Early Saturday morning, Dan, my spouse, took a picture of me for a travel visa. I stood against a beige wall and forced a weary smile. Click, view. He adjusted the flash. Click, view. The camera saw right through me. After about seven attempts, he let the camera fall limp at his side and looked up at me. “You are all washed out. And you look so very tired.” Pause. “And stressed out.”
“And sad?” I added. “Do I look sad?” The camera can’t lie. It is, after all, February in Minnesota.
It is hard to describe Minnesota in February to someone who has never survived it. We have not seen the sun since October. It seems that every human is tired of being strong. In February, we let go of being well and let ourselves succumb to being sick. We have not taken a deep breathe of fresh air since autumn. Instead we breathe shallow against the layered mucus and cough our exhales. The sky stays dirty white for weeks on end to match the dirty snow piled over our heads. We have to conjure up the idea of blue and green from memories of last summer. We have forgotten what our own feet and forearms look like, and our necks are stiff from making them disappear into our shoulders. Our lips are chapped and peeling, making it easier to not smile. It seems like we have been hunched over for body heat, heads down in a submissive pose to protect our eyes from the wind and glare off the snow for so long that we may never be able to regain our proper spine length. February feels like survival, waiting, purgatory, exhausted defeat. In healthy communities, people take turns being strong and tending to the weak. In February, we are all weak. There is no use complaining. We become kinder to each other not because we are good, but out of pure fatigue. It is a well-known rule of thumb in Minnesota that no major life decisions should be made in February. We exist and count it as victory. How merciful that it is the shortest month.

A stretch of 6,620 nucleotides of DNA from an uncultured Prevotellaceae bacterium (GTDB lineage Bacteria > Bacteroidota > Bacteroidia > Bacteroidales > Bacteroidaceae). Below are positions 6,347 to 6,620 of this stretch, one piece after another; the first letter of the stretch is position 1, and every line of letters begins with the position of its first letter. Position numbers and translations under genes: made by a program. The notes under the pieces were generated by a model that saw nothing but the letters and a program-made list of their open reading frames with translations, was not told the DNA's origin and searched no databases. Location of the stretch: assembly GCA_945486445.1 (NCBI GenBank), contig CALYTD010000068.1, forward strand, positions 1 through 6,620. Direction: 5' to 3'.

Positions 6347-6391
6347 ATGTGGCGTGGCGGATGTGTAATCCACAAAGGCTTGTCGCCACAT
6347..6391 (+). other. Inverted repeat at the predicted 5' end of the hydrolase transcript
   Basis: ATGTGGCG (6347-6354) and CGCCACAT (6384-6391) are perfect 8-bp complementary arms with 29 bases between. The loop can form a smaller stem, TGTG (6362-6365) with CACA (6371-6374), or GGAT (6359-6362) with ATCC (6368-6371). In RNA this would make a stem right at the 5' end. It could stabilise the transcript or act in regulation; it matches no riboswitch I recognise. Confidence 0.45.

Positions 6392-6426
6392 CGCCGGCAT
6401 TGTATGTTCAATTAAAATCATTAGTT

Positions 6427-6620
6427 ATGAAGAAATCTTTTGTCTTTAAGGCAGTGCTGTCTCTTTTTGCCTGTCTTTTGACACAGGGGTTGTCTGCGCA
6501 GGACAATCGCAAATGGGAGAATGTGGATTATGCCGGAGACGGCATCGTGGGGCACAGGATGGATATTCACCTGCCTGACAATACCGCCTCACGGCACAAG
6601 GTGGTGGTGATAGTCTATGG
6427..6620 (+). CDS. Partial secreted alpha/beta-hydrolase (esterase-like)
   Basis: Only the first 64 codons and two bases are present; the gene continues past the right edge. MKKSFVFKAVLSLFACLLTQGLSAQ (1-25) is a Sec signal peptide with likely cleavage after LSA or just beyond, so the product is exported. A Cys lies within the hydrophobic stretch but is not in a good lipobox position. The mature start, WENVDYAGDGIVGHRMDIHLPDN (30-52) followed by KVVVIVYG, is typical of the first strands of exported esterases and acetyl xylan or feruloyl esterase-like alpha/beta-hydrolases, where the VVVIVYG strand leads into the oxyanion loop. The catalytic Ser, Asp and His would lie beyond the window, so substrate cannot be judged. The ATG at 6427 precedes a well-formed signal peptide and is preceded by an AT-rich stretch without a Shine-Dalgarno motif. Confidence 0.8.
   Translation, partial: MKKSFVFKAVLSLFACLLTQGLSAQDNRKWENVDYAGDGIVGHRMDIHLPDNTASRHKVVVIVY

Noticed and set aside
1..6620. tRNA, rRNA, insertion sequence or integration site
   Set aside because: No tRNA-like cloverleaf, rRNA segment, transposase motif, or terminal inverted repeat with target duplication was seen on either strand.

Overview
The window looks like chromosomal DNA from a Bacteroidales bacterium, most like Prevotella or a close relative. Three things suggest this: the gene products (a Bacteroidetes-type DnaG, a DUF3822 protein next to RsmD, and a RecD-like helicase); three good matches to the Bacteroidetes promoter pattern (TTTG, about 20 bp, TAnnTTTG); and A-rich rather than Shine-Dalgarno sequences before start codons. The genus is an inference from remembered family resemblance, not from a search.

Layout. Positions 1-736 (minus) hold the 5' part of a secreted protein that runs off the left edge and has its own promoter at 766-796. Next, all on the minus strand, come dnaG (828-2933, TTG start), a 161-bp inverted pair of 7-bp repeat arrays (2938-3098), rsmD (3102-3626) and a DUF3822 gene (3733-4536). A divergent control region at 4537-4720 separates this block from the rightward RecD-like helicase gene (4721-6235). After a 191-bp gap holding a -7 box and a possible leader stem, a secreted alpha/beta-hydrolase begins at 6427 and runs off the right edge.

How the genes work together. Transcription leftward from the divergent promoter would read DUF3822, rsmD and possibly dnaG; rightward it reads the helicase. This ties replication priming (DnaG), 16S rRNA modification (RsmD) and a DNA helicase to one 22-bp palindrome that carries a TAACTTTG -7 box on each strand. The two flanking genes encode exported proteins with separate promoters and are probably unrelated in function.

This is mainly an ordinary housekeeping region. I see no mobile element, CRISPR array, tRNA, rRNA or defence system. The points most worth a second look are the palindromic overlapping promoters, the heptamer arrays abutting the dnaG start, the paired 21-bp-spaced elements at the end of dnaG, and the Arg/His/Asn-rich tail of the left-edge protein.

On Thursday I visited some two-year olds at a day care in Minneapolis. Every single little nugget had snot literally running and dripping off of their adorable faces. And it dawned on me that their faces were reflecting reality. We are all sick, it is just that adults are better at faking it. But really, in early February, we all have metaphorical snot everywhere. That is what I love about young kids—they have not learned yet how to pretend to be ok. They don’t lie and say they are fine when they are not. When they are sick, they cry and sleep, snuggle and snot all over and don’t try to hide it. The image helped me be more patient with myself. It feels liberating to name how tired we all are, to not waste energy hiding our winter vulnerability and pretending to be well. It is, after all, February in Minnesota. Despite all odds, we cling faithfully to the hope that spring will one day come.